Jeremy Corbyn’s pledge to abolish tuition fees and ambition to “deal with” historic debt has been slammed as “regressive” by a think tank who say the move would hit the poorest the hardest.
According to the Centre for Policy Studies (CPS) - a free market think tank co-founded by Margaret Thatcher - the party’s plan would see poor non-graduates subsidising students who will go on to earn £9,500 a year more.
The amount Labour has pledged to spend is equivalent to nearly 2.8 percentage points on the basic rate of income tax, researchers said according to the Press Association.
This amounts to a “significant” potential impact on the taxpayer, the think-tank claimed, although Labour has announced tax increases for corporations and the top 5% of earners, which would go towards funding the pledge.
The CPS also found that since the raising of the cap on tuition fees to £9,000 in 2012, the number of disadvantaged 19-year-olds in higher education has increased by 4.8%.
Furthermore, in Scotland, which does not charge Scottish or EU nationals fees, there are 3.5 advantaged students for every single disadvantaged student, compared to the rate in England of 2.4.
The think-tank said Labour’s similar plan for England could lead to a rationing of university places and reduced numbers of disadvantaged students in higher education.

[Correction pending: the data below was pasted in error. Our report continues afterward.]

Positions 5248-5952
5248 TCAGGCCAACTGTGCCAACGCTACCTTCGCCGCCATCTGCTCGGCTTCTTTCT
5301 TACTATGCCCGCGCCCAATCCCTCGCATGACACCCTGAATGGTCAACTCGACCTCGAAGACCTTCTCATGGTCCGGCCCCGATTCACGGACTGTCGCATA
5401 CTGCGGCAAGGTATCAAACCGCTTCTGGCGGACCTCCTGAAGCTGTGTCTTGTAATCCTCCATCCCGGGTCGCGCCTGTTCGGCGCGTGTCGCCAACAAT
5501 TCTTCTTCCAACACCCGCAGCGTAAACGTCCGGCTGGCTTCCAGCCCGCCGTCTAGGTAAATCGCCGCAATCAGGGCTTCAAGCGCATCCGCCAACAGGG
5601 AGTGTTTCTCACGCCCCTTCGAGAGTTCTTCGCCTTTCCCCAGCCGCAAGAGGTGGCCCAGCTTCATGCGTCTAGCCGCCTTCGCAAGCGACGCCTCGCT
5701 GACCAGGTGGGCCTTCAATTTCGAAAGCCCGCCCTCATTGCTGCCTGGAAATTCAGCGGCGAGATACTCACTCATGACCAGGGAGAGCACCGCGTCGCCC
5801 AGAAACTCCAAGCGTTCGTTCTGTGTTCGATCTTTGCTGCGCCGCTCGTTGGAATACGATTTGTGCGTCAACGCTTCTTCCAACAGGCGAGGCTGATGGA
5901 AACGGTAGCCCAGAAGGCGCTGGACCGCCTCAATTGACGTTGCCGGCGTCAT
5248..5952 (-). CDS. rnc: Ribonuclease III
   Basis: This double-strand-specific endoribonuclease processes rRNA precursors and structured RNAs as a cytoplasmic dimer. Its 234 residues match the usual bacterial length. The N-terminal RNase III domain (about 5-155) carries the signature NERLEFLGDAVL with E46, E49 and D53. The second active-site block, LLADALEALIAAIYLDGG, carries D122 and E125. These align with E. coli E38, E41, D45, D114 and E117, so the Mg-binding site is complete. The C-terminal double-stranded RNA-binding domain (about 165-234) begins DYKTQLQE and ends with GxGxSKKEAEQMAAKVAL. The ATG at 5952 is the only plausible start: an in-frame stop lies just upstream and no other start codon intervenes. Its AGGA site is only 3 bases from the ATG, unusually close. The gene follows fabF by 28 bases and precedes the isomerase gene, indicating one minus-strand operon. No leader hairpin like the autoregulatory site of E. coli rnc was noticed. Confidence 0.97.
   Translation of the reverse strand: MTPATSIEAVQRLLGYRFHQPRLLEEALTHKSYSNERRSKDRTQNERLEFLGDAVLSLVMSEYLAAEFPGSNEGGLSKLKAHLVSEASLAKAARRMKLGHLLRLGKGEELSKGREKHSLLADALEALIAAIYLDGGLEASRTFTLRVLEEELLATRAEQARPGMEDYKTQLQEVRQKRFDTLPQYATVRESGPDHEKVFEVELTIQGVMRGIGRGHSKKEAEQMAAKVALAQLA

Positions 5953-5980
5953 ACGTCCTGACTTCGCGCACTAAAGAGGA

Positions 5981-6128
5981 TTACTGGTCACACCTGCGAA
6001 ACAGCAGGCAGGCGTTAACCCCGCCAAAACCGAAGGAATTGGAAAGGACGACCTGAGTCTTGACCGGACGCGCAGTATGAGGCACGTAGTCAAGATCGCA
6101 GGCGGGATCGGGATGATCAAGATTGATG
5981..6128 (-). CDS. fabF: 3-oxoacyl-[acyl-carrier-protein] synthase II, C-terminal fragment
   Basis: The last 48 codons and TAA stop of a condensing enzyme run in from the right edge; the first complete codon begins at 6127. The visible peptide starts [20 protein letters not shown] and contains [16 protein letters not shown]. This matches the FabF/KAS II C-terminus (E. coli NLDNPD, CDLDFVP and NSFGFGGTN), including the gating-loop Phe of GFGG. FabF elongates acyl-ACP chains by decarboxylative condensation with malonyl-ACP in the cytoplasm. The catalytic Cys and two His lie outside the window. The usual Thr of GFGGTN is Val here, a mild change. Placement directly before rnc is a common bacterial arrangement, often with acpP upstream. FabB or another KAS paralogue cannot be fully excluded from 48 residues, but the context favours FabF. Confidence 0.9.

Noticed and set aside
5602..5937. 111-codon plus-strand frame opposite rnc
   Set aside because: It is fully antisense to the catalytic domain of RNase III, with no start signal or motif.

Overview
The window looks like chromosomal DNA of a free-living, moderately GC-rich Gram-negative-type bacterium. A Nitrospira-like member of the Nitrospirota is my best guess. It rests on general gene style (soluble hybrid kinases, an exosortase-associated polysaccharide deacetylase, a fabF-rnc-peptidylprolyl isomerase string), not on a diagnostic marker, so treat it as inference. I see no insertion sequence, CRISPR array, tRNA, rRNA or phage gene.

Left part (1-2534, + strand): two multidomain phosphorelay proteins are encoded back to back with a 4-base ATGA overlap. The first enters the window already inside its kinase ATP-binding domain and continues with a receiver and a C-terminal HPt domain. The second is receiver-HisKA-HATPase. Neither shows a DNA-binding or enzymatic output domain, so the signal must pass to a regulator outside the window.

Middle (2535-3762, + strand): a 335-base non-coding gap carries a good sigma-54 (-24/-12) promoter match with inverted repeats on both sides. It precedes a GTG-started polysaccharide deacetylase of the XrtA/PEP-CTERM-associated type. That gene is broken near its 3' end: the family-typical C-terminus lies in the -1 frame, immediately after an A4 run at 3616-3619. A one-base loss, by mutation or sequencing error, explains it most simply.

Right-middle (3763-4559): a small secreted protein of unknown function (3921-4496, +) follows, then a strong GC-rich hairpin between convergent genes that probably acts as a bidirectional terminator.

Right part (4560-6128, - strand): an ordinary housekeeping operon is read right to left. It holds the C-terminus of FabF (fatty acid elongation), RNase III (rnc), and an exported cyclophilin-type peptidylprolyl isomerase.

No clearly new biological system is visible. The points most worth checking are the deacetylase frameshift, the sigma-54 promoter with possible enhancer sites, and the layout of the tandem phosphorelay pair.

Daniel Mahoney, head of economic research at CPS, said the data “highlights how wrong Jeremy Corbyn was to suggest that fewer working class youngsters are attending university”.
“It is also important to highlight that Corbyn’s proposal of abolishing tuition fees could, in fact, be a very regressive move. Graduates, on average, earn £9,500 more a year than non-graduates. By increasing fiscal burdens on the taxpayer, the policy would, in effect, be a subsidy from less wealthy non-graduates to wealthier graduates.”
Universities minister Jo Johnson said: “This report shows that Labour’s flagship general election policy is a sham.
“The only winners from scrapping tuition fees would be wealthy graduates – not the disadvantaged pupils whose interests Labour claim to have at heart.
“Labour are betraying young people, they’ve already broken their promise on student debt and now their tuition fee policy has been exposed as damaging for young people.
“The reality is that under the Conservatives, there are more disadvantaged students going to university than ever before and Jeremy Corbyn’s plans would put this at risk.”
But a spokesperson for Labour hit back, saying the Tories have “nothing to offer disadvantaged students” and accusing the party of failing to “match Labour’s manifesto commitment to protect 95% of people from any tax rises”.
“Labour’s fully costed manifesto outlined our pledge to abolish tuition fees and reinstate maintenance grants which were scrapped by the Tories,” they said.
“Disadvantaged students are far more likely to drop out of university than their more affluent peers, Labour’s policy will give much needed support to students from low and middle income backgrounds.
“Comparisons to Scotland, where a cap on student numbers remains in place, and there have been significant cuts in the education budget to fund the continued abolition of tuition fees, are deeply misleading.
“Labour would not re-introduce a cap on student numbers, and, unlike the Conservatives, would increase investment across our education system,” the spokesperson added.